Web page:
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Our Hearts Are as One Fire

An Ojibway-Anishinabe Vision for the Future

Reframing Manitou Aki (Creator's Land) history from the perspective of the Ojibway-Anishinabe, Our Hearts Are as One Fire shares a vision for the leaders of today and tomorrow.

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Indigenous Empowerment through Co-management

Land Claims Boards, Wildlife Management, and Environmental Regulation

This book is a clear, compelling, and evidence-based assessment of the effectiveness of co-management boards in providing Indigenous peoples with genuine influence over land and wildlife decisions affecting their traditional territories.

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Nested Federalism and Inuit Governance in the Canadian Arctic

Nested Federalism and Inuit Governance in the Canadian Arctic explores how three northern regions are reformulating the relationship between Indigenous peoples and the state, and transforming Canadian federalism in the process.

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Queering Representation

LGBTQ People and Electoral Politics in Canada

Edited by Manon Tremblay

Queering Representation explores what happens when LGBTQ people move out of the closet and into the political arena.

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Planning on the Edge

Vancouver and the Challenges of Reconciliation, Social Justice, and Sustainable Development

Planning on the Edge explores the reality behind the rhetoric of Vancouver’s reputation as a sustainable city and paves the way for developing Vancouver and its region into a place that is both economically sustainable and socially just.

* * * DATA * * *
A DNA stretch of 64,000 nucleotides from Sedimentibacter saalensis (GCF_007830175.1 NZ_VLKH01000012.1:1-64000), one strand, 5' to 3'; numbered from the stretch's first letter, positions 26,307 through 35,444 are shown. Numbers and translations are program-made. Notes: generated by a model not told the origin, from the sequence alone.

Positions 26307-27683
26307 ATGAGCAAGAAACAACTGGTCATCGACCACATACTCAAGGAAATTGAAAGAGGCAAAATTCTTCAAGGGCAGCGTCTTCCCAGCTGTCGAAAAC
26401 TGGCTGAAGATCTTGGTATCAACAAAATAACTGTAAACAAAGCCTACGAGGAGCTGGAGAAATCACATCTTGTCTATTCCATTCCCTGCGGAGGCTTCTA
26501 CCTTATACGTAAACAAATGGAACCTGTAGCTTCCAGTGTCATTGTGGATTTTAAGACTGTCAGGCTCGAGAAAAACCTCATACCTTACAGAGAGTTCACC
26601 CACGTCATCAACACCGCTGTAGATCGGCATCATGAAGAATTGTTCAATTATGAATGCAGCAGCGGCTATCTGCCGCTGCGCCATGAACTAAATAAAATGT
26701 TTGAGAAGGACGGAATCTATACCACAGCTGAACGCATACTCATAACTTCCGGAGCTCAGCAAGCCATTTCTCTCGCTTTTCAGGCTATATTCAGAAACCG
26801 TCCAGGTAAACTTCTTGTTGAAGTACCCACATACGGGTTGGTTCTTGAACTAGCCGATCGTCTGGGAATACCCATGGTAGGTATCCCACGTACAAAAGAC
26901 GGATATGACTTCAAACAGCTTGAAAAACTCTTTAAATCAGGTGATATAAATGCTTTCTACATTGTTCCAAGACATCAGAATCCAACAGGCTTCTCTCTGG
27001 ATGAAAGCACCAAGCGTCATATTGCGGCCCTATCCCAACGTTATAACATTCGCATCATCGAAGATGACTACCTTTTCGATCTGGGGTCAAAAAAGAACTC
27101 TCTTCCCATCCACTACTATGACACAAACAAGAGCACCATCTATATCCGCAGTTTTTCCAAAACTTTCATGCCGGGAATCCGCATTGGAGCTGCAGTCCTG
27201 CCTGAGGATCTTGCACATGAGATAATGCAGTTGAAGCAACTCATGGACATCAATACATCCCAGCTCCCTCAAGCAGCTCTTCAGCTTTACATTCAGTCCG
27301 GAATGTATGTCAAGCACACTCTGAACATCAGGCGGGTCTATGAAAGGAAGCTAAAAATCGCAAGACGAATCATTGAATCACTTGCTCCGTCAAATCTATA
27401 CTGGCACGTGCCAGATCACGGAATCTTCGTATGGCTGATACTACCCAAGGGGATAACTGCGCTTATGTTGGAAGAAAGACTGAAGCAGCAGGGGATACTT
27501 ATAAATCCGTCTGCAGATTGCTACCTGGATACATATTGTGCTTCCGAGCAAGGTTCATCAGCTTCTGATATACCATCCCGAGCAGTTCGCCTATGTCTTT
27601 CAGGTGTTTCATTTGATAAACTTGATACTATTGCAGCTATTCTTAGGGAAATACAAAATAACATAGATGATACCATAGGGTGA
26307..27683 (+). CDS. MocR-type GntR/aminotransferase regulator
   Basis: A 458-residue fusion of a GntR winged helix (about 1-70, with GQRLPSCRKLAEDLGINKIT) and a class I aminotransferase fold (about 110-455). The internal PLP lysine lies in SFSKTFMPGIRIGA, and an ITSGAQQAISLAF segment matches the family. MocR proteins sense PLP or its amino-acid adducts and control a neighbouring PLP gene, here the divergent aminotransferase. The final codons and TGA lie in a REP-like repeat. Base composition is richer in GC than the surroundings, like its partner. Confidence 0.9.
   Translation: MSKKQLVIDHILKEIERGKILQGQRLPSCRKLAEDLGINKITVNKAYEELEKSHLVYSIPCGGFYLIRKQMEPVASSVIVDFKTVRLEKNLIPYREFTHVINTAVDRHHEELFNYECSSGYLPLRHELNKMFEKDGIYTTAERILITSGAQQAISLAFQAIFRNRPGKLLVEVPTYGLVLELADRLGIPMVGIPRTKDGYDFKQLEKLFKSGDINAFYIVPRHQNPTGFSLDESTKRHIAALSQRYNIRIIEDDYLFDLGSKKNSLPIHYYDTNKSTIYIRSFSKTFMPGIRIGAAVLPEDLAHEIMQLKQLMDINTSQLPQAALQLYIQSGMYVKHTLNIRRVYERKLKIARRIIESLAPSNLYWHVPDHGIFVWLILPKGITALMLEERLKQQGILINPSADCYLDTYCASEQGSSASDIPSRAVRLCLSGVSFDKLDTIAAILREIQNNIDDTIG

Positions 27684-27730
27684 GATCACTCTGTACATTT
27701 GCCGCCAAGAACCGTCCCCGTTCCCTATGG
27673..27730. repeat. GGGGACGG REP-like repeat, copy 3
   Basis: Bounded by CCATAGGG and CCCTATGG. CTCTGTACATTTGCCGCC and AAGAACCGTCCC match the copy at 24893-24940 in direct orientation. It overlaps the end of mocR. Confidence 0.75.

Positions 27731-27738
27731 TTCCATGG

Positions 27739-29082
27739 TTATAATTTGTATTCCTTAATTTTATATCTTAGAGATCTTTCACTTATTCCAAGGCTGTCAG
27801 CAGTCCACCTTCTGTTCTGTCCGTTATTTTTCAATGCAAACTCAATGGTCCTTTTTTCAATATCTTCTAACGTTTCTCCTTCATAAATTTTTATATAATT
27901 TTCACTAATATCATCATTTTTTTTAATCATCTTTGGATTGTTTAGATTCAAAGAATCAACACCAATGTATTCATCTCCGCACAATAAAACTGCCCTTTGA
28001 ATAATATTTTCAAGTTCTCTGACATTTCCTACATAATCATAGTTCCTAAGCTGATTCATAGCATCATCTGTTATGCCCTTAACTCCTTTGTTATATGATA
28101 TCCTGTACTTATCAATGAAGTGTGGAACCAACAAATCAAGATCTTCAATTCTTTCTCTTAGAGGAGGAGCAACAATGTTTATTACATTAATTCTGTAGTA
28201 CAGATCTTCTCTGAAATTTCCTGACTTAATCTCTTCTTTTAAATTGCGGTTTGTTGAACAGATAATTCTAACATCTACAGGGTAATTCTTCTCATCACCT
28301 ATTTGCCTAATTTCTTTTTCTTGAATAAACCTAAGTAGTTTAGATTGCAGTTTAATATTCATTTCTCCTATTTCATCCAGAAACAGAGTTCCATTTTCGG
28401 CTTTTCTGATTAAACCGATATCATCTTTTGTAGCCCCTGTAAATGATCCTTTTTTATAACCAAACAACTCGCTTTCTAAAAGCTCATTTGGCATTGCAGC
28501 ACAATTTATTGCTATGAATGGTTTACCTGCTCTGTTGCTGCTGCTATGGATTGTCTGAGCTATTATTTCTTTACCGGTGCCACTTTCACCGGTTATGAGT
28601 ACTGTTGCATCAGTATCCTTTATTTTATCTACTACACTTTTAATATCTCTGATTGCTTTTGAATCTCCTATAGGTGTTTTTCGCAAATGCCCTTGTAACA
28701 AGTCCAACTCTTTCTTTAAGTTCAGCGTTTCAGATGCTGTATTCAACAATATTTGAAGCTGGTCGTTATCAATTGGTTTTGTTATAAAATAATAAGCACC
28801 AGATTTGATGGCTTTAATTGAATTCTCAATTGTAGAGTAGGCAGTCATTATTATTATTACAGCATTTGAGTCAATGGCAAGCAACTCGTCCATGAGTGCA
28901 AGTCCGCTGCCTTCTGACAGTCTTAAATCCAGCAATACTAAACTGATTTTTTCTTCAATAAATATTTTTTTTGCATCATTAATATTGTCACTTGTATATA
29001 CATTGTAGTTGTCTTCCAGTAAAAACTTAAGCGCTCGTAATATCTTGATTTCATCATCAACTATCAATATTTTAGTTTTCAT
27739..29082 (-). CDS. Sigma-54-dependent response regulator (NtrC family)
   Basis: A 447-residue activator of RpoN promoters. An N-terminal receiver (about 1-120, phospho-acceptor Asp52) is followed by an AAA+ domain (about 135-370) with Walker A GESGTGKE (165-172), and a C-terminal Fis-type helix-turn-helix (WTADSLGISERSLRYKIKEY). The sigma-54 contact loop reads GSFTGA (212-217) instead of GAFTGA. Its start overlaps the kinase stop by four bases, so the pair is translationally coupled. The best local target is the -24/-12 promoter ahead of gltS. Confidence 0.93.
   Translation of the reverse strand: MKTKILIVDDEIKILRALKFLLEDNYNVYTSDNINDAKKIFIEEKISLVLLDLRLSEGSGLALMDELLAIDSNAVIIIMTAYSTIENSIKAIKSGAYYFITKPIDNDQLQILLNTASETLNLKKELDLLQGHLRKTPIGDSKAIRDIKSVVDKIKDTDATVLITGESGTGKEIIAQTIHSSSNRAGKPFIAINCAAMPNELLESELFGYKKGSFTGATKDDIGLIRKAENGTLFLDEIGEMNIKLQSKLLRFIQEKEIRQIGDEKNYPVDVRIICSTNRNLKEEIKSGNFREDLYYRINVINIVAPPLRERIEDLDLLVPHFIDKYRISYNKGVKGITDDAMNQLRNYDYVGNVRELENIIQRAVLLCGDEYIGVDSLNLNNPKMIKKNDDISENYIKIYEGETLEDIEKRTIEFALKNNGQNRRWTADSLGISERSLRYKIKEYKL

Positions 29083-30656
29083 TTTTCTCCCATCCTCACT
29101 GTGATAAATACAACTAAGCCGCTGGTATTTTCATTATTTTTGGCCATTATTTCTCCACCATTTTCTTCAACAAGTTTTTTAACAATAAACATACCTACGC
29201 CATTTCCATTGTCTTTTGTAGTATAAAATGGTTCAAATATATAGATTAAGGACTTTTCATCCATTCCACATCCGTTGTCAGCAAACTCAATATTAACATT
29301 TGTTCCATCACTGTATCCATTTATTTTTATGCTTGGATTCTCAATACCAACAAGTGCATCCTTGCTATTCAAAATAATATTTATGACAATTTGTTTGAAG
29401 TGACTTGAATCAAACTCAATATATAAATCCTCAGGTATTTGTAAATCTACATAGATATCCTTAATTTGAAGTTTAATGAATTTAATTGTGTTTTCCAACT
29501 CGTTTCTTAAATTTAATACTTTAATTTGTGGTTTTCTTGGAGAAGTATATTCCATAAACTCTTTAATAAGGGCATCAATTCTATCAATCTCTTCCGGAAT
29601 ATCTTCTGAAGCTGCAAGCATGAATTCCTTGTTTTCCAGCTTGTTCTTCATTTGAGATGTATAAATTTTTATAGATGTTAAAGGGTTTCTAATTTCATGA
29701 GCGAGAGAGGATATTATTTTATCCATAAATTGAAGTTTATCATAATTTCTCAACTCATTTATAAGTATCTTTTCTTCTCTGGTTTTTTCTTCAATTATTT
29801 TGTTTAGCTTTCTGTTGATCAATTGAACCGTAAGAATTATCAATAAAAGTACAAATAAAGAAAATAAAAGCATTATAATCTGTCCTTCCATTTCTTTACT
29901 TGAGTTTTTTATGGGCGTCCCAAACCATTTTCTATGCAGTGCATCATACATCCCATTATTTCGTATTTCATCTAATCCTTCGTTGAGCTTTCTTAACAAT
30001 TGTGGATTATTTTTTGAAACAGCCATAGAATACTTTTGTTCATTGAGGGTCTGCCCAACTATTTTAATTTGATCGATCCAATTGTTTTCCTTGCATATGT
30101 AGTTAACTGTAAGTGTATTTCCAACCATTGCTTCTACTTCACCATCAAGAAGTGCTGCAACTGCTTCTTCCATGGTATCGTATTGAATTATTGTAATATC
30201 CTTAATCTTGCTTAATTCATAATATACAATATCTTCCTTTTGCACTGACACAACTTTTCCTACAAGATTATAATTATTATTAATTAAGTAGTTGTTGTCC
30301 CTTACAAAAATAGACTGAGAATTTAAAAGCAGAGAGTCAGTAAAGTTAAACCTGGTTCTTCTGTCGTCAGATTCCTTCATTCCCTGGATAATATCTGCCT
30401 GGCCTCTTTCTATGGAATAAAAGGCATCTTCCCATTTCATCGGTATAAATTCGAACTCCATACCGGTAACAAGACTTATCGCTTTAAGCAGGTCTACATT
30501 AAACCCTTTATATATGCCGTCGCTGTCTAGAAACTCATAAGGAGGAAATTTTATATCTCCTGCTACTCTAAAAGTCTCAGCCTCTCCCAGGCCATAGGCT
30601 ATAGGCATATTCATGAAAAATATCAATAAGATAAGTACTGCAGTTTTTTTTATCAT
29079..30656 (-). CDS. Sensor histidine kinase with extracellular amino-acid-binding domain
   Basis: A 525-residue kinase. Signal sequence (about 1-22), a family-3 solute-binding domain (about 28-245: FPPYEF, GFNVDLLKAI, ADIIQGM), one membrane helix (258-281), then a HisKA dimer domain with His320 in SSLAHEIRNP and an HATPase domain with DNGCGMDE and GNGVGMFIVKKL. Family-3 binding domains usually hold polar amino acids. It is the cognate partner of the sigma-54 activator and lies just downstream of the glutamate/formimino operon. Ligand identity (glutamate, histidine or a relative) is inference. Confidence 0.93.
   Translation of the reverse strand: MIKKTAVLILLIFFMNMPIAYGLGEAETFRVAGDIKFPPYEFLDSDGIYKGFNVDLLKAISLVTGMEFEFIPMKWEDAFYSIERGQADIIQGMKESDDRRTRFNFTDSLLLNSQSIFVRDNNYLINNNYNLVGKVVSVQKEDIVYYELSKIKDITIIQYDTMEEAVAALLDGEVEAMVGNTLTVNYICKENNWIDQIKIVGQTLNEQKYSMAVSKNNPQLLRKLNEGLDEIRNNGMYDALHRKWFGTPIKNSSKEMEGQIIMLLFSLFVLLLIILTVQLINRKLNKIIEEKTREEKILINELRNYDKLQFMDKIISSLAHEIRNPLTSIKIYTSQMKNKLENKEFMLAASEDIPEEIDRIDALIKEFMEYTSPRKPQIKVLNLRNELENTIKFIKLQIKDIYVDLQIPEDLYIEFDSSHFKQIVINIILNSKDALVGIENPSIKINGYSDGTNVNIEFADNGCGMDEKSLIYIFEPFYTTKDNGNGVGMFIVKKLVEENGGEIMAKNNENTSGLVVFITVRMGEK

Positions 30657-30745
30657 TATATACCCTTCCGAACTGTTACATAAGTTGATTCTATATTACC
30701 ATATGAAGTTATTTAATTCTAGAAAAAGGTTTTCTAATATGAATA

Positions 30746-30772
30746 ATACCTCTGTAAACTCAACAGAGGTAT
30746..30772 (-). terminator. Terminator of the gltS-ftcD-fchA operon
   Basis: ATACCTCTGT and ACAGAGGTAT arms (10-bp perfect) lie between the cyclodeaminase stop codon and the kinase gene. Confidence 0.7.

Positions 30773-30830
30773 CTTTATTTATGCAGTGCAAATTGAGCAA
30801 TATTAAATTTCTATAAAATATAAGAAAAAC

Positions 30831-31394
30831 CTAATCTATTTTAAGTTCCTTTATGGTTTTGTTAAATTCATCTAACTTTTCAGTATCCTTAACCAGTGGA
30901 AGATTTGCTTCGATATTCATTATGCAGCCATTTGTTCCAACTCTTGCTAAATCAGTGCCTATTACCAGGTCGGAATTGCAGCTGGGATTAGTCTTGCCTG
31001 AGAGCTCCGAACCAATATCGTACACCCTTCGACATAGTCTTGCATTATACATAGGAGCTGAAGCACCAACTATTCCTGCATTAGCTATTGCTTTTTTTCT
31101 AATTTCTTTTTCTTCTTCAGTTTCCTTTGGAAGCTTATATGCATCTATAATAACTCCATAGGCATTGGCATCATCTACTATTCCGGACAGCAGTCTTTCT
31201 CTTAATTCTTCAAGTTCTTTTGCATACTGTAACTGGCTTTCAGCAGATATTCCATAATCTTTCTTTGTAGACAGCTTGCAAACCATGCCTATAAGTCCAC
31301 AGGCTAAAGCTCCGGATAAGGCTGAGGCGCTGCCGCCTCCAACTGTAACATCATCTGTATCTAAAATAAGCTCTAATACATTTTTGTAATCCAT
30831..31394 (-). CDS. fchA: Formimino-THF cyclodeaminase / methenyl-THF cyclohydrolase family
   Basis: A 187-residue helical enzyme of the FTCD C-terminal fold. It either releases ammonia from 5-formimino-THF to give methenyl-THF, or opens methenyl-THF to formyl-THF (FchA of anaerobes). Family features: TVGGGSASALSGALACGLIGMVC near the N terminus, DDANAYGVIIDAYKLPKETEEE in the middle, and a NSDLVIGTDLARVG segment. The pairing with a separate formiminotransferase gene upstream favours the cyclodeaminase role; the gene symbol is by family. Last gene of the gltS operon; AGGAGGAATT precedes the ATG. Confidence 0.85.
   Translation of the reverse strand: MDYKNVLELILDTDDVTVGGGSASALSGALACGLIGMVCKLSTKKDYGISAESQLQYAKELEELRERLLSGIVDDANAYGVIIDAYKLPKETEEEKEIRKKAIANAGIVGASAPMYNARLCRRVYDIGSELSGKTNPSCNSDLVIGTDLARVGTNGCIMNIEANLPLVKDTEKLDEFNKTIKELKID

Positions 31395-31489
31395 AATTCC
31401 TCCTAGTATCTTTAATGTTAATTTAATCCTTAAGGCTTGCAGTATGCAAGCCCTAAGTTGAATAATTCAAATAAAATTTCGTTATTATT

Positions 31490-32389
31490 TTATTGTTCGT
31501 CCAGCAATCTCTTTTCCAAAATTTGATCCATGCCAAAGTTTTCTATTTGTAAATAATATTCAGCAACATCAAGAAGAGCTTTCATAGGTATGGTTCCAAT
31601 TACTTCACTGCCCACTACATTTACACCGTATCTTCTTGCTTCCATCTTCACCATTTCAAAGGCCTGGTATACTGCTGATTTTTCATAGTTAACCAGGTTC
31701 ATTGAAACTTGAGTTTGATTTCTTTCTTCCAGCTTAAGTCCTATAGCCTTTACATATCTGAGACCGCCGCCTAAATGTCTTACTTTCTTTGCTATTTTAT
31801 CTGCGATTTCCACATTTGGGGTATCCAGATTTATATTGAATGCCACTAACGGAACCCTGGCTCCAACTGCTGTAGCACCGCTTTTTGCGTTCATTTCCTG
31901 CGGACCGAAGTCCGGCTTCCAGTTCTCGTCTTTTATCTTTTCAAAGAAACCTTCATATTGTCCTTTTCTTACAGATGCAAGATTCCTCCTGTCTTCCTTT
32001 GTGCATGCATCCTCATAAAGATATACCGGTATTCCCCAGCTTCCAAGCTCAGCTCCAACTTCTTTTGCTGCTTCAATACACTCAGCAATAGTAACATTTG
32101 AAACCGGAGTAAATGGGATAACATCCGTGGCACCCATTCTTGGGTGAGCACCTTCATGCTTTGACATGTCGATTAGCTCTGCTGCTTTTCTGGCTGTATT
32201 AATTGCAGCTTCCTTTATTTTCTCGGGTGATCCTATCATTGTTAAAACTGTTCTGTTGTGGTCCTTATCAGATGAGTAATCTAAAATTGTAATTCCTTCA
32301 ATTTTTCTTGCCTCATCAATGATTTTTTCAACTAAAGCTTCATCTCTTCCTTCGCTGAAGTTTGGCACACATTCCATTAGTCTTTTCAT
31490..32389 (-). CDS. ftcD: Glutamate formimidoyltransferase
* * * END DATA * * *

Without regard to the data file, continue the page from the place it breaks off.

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Caring for Eeyou Istchee

Protected Area Creation on Wemindji Cree Territory

In Caring for Eeyou Istchee, Indigenous and non-Indigenous partners reveal how protected area creation presents a powerful vehicle for Indigenous stewardship, biological conservation, and cultural heritage protection.

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Canada's Mechanized Infantry

The Evolution of a Combat Arm, 1920–2012

Canada’s Mechanized Infantry examines the challenges facing the Canadian Army as it transformed its infantry from First World War foot soldiers to a twenty-first–century combat force integrating soldiers, vehicles, weapons, and electronics.

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Knowing the Past, Facing the Future

Indigenous Education in Canada

Knowing the Past, Facing the Future offers a sweeping account of Indigenous education in Canada, from the first treaty promises and the failure of government-run schools to illuminating discussions of what needs to change now to work toward reconciliation.

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Bois-Brûlés

The Untold Story of the Métis of Western Québec

Bois-Brûlés shatters the prevailing orthodoxy that Métis communities are found solely in western Canada by demonstrating that a distinct community emerged in the fur trade frontier of Quebec in the early nineteenth century and persists to this day.

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Bootstraps Need Boots